In any case it is a neat demonstration (one, to the consternation of my other house guests, I participated in with the video audience).

    What do you think? Am I right? Wrong? The sexiest man alive?
     
    Last edited by a moderator: May 4, 2017
  2. jcsd
  3. Aug 12, 2009 #2
  4. Aug 12, 2009 #3
  5. Aug 12, 2009 #4
    i don't know if i would buy a similar analogy. i don't think it's a simple matter of cognitive processes. it's a sense, and therefore may be more like experiencing color. i bet most every culture gets red/yellow/green/blue, too.
     
  6. Aug 12, 2009 #5
    I'm not sure what you mean. Could you expound on your statements a bit?

    Humans are pattern finding creatures, and we find patterns within music, math, drum beats, shapes, etc, and virtually all activities. McFerrin (and anyway many of the people who watched the video) probably thinks the Pentatonic scale transcends most human biases as shown by the demonstration, and perhaps is the preferred scale: I'm pointing out this is not necessarily true.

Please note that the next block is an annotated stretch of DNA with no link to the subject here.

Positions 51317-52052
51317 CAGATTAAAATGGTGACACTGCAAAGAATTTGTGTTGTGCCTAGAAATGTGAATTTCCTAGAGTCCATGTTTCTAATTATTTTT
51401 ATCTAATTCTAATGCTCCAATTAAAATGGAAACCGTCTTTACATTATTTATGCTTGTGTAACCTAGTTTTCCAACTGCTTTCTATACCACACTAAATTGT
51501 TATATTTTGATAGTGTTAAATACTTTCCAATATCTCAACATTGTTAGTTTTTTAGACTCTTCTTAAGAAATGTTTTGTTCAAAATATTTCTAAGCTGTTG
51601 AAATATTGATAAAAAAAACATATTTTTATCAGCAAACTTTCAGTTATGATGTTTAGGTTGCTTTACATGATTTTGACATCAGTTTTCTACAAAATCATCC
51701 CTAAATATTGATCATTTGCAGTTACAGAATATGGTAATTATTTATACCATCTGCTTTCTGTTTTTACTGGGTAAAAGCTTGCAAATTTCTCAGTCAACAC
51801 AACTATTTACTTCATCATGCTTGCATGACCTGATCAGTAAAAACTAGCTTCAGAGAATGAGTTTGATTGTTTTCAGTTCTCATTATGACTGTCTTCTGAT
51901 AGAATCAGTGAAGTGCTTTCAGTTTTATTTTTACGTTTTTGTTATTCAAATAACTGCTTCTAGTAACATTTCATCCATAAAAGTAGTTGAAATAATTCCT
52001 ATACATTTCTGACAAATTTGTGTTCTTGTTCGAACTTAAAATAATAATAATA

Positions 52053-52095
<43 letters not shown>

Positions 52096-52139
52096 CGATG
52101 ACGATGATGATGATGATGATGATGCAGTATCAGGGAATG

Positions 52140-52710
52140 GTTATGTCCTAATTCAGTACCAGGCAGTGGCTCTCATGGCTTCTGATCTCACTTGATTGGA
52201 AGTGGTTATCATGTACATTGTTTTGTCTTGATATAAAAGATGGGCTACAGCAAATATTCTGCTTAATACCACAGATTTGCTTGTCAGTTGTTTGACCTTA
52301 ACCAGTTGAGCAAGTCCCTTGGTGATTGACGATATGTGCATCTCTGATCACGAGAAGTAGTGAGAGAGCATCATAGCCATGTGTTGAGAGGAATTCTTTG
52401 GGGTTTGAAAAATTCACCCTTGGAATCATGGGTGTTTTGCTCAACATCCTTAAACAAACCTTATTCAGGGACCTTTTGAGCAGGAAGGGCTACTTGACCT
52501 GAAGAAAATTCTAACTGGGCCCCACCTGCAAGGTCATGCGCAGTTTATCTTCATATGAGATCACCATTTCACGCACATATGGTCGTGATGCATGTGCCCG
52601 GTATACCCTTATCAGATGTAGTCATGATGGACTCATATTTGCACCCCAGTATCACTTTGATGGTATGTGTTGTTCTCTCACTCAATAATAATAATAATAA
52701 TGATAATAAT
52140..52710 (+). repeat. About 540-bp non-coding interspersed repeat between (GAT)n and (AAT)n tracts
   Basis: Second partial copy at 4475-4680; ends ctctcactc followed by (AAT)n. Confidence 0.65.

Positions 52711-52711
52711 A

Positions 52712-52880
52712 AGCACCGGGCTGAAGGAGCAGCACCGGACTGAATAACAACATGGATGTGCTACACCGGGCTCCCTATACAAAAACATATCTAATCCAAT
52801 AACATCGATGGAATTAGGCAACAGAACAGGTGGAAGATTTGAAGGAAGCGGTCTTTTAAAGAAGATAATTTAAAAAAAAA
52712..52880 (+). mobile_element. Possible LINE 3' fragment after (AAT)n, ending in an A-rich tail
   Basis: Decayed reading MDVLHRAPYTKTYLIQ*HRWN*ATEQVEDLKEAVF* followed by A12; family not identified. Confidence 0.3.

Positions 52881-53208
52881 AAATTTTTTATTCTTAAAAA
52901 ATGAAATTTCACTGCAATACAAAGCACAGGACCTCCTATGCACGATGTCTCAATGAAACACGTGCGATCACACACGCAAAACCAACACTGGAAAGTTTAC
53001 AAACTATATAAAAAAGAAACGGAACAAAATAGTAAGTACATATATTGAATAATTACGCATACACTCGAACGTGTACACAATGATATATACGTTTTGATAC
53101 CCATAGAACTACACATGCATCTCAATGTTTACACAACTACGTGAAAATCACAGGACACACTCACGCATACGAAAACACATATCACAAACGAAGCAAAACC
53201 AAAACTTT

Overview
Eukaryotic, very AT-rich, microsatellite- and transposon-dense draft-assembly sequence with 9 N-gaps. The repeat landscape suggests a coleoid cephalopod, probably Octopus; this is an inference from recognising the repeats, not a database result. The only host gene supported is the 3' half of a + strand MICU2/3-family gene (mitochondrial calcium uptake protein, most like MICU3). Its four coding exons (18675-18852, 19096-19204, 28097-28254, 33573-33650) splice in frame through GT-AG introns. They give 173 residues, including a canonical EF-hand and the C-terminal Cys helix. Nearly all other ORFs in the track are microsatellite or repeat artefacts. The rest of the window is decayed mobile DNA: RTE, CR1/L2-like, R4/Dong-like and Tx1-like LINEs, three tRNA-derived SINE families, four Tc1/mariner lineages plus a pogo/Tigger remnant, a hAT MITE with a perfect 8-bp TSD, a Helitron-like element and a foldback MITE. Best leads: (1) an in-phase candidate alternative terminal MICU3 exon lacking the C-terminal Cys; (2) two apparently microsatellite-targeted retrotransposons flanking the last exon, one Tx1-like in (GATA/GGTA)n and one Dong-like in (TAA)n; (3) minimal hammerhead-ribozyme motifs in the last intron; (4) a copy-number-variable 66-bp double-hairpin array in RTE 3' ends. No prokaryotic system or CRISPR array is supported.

7. Aug 12, 2009 #6
    what i mean is that we experience some things the same because we have the same hardware in our sensory systems. for instance, we have rods in our eyes, and usually three cones (RGB). although a few people are color blind, and some females have four cones, we mostly experience color the same way. it's firstly a matter of physics/chemistry. i don't see why aural perception cannot be the same way. the mcferrin example seems to be more frequency- than pattern-centered.
     
  8. Aug 12, 2009 #7

    Pythagorean

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    I wouldn't be suprised, honestly. IIRC the pentatonic scale is the first five notes of the harmonic series. The harmonic series is integral in physically understanding what we like about music.

    For instance, if you play an open string on a guitar, we call that note the fundamental. Then if you go up half the string and play a note there, you will playing the octave.

    it goes on:

    1: fundamental
    1/2: octave
    1/3: the fifth